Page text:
Currency wars are just one more piece to the ever-evolving puzzle called the global debt crisis. The rhetoric surrounding competitive currency devaluations- centered primarily in the U.S.- has intensified in recent months. It appears our leaders are coming to grips with the fact that there is only one way out of this crisis, and that is via devaluation. In the long run, I would be short U.S. government bonds in a big way. I have very little doubt that this is the next big trade you all must be looking for.
A devaluation of the dollar amounts to a de facto default on our debt. Make no mistake about it, our creditors understand this. Do you wonder why gold is being bought on every single dip? At the end of the day, the biggest buyers of gold will be those with the largest holdings of U.S. debt. Put yourselves in the position of a creditor to the U.S. You have vast holdings of debt denominated in a currency that can easily be devalued. Of course you have the option of unloading U.S. debt, but 1) this devalues the rest of your holding while creating conditions for a possible “run on the bank”, and 2) the U.S. is still the #1 military power. These are the kind of real-world political considerations that come into play in economics.
The Fed has manipulated interest rates lower, no question about it. But people make the mistake of thinking the Fed is omnipotent and that this charade can last forever. These are the same types of people who believed the U.S. could suppress gold prices forever. Well last time I checked, gold was trading at $1375. So the ability to manipulate markets is short-term. Trends are driven by fundamentals that can only by exaggerated, not created, by manipulation. In the long run, price and value meet.
I’ve been trying to explain to you that this is a replay of the 1932-1937 experience. Leading up to the explosion in nearly all asset classes during the Depression, people had the exact same deflation fears that many have today. Deflationists are getting all bent out of shape about the 50% collapse in stocks in 2009. Well excuse me, but don’t you think people were a tad more fearful of deflation following the 90% collapse in stocks during the Great Depression? Those who feared a deflationary tsunami back then missed out on a 5-fold rally in stocks. I know it’s hard to believe for most “gold bugs”, but stocks will be one of the places capital flees to.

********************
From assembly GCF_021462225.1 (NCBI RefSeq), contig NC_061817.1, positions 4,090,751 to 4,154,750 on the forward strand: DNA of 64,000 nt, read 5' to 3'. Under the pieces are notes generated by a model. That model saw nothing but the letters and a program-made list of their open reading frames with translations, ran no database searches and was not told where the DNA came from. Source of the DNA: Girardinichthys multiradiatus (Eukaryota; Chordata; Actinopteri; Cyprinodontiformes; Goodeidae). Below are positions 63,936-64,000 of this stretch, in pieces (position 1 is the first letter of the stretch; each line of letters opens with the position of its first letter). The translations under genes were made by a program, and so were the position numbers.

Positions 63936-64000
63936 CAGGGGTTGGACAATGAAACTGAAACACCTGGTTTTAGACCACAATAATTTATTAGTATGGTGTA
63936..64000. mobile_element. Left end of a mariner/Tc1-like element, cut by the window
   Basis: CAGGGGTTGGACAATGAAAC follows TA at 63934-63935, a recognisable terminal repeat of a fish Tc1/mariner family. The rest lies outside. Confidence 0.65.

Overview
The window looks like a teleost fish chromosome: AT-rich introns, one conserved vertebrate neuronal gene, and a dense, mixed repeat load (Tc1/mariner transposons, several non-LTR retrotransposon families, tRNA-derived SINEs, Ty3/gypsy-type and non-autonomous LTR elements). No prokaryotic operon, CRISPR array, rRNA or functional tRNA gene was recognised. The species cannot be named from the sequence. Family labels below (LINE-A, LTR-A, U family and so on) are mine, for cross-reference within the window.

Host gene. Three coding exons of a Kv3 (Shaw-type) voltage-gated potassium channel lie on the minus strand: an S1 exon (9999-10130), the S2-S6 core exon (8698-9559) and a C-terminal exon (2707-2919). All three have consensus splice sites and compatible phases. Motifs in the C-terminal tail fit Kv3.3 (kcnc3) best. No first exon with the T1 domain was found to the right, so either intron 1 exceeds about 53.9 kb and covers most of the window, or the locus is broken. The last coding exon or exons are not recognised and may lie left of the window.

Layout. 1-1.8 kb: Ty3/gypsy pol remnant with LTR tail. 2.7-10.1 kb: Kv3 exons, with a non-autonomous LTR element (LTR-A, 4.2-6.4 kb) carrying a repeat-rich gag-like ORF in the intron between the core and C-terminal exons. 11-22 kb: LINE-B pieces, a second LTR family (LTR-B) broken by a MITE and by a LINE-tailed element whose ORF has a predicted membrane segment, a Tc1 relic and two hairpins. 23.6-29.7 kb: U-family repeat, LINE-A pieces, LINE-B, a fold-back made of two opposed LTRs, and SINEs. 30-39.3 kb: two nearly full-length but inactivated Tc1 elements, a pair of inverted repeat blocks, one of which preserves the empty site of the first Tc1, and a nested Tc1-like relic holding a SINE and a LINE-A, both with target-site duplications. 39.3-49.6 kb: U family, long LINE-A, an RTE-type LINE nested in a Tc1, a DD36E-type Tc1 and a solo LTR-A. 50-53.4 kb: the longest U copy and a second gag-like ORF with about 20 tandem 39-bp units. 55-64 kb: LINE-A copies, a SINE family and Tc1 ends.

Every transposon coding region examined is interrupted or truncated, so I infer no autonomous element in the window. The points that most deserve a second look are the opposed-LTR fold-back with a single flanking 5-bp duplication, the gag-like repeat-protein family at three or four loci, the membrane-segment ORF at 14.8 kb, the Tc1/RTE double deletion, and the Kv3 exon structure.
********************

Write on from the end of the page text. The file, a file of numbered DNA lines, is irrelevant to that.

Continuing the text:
During the Great Depression, which was essentially a global phenomenon, countries that devalued their currencies first recovered first. France and the U.S. were the last major countries to devalue, and not surprisingly, the last countries to recover. The relationship between too much debt and currency devaluation is consistent throughout history. This historic relationship suggests to me that the debt crisis in Europe is far from over. The Euro is acting much like gold did during the Great Depression- it is preventing sovereign nations from taking corrective actions. Greece should have just turned their back on the Euro and devalued. Instead, creditors (read: global banks) were made whole while Greek citizens suffered. In an ideal world, those who make bad investments lose. In a corrupt world, banks and governments are attached at the hip, and bailouts for banks are construed as beneficial to the public. This kind of corruption is nothing new- it happens all the time. Latin American crisis anyone?
I’m sure the technocrats in Europe are patting themselves on the back right now, but they are just fueling social unrest. You should start seeing European civil unrest intensifying soon; there is no doubt in my mind we are entering a period of political and social instability.
Gresham’s law is starting to play out as this debt crisis continues. As people start to realize that currencies are being devalued globally as a matter of national policy, they will start to buy gold. Believe it or not, this monster rally in gold is flying under the radar for the average person. There is no question in my mind that there will be shortages in gold and silver that will make the supply constraints in 2008 look minor in comparison. I urge you all to step in front of trends instead of chasing them. It is likely that you will see competitive devaluations globally and that all major currencies will fall relative to gold. It is also likely that U.S. bonds will decline precipitously in response. Just like you should have been preparing for this monster gold rally, I’m telling you, you should be preparing for a sell-off in bonds. Let the academics tell you a steep decline in U.S. bonds is impossible- they have been so consistently wrong it’s laughable. The real world of economics and investing is far different than most people realize, and this will be very apparent (if it isn’t already) in the years ahead.